Adam Lee Potter - If you love someone, tell them today
- Credit: Archant
When someone close dies it is always hard, but hearing of their death when it is too late to tell them how much you loved them makes the news even tougher to bear
For my birthday, my wife bought me a paragliding lesson, a gift I hope prompted more by the fact that I’ve always yearned to fly than her wanting me to take a running jump off a cliff.
My arms are now littered with yellowing bruises that make me look like a heroin addict – I’m certainly attracting odd looks in Poundbury, less in Littlemoor - but I am elated all the same.
I believe - and tell my daughter - what my godmother always told me: have a go at everything.
Sally was truly fearless, a natural journalist whose joie de vivre was second only to her love of cricket, the film Porky’s and, alack, Shakespeare. But hey, two out of three ain’t bad: no one’s perfect.
She got me drunk for the first time, in my teens – on cold cans of Colt 45 smuggled into Lord’s.
We were ejected from the MCC after pinging peanut husks at the pompous, tutting buffoons in front of us and spent the next hour sobering up on a long walk down the Regent’s Canal before, still giggling, Withnail-esque tea and cake at the Waldorf.
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Sally was a boy’s dream: she bought me fake, plastic sick for my seventh birthday, an exploding ashtray for my 11th, canned elephant meat for my 13th and – for my 18th – a bottle of gin. I adored her: she was simply uncontainable.
Even in her 70s, she’d race up down-escalators just for fun. When I last saw her, she was, as ever, electric and fun, lacing me with clever, fond talk of newspapers, cinema and claret.
When – grimly, at the funeral of another, dear family friend - I belatedly heard the news of her death, I was surreally bereft. The unkindness of it was utterly stunning.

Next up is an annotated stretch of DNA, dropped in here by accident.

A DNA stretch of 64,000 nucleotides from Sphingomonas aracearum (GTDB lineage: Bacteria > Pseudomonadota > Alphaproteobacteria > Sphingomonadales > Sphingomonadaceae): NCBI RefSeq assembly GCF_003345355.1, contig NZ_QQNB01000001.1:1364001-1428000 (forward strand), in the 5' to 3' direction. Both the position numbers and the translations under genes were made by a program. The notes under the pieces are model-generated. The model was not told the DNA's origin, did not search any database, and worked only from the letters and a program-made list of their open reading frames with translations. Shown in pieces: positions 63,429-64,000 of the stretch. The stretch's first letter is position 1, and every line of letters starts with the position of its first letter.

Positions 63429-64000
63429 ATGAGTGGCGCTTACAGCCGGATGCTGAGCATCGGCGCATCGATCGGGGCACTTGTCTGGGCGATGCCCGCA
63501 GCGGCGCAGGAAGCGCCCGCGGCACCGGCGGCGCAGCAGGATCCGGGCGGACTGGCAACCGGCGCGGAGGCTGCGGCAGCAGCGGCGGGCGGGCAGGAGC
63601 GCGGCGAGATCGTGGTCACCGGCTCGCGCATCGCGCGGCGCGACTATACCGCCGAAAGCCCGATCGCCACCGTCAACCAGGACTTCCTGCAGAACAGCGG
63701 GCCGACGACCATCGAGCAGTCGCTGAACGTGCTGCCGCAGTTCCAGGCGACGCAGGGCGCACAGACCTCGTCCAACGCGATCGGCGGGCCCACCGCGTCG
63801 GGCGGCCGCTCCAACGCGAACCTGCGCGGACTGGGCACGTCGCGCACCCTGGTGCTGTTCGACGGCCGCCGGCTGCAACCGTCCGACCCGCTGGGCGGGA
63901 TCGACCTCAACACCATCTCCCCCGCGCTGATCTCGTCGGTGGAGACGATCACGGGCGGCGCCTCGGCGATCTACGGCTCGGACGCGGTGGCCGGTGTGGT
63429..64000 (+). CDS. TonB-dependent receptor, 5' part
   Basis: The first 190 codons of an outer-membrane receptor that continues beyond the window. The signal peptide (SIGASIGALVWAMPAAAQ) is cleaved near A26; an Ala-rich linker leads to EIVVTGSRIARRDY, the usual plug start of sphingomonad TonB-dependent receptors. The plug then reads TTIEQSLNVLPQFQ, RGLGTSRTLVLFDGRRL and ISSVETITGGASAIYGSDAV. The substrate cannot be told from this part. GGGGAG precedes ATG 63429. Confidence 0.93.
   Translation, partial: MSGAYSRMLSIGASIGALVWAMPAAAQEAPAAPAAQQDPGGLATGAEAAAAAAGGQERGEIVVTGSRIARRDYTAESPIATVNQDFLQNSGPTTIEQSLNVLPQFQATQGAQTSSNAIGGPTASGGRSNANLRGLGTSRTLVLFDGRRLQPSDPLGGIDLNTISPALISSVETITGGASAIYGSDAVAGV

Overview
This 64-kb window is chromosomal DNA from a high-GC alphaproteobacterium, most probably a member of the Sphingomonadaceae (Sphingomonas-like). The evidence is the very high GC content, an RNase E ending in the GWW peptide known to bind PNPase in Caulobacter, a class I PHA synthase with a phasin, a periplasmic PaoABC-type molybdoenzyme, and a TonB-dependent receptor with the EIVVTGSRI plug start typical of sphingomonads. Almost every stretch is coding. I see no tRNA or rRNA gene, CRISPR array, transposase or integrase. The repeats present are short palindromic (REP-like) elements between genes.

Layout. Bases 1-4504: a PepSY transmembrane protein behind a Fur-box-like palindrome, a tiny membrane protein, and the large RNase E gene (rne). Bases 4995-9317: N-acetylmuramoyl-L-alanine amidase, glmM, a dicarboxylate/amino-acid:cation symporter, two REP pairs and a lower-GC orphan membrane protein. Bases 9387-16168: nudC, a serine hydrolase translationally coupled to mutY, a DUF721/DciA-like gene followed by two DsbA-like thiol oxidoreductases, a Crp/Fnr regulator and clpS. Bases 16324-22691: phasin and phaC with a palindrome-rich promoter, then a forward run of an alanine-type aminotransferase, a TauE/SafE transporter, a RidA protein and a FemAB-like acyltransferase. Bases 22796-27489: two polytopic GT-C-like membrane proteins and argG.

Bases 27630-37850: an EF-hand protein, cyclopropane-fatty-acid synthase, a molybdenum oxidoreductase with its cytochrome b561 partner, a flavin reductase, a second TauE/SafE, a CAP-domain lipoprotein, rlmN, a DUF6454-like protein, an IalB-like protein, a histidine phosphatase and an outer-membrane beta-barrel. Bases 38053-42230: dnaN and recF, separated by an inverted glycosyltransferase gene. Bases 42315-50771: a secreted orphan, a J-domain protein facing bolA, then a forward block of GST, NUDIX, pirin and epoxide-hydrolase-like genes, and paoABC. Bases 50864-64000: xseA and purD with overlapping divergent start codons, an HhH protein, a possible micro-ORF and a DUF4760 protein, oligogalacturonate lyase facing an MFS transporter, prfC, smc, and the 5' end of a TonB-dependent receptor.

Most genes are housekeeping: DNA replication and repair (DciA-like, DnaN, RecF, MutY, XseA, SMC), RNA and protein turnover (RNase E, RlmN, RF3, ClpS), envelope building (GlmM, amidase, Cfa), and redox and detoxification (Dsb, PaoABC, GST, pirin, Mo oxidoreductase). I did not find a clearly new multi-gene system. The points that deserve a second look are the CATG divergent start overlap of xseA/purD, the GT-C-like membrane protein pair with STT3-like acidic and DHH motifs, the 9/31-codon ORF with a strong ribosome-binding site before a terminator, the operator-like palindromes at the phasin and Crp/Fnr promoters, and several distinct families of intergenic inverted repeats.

Age is no deal: neither to the young, nor the old.
The good ones are all popping off now, one by one. But life is a queer thing. It always takes with one hand but it does give with the other.
Heading home, empty with sadness and shock, I held my seven-year-old daughter tight to my chest.
“Daddy,” she said, eyes wide, “you’re the best daddy in the whole wide world.”
Days later, in London, I took a weakening phone call. My car – parked up outside Wool station – had been banjaxed: hit by a drunk driver at 2am, who’d legged it, been arrested and promptly burst into tears.
The 0844 phone calls and ramifications – paperwork, police statements, rows with bean counters - have been endless and boring.
But all I’ve really been able to concentrate on this week is Sally. Because it’s people that matter, not things.
Things can be replaced. People cannot. I wish I had told her just how important she was to me. Monstrously, I can’t even recall telling her that I loved her. I only hope she knew.
My life is so much the more special for having known her. And – fond of it though I was – I can not say that of my written-off Audi A4.
So, don’t make my mistakes. If you love someone, tell them. Today.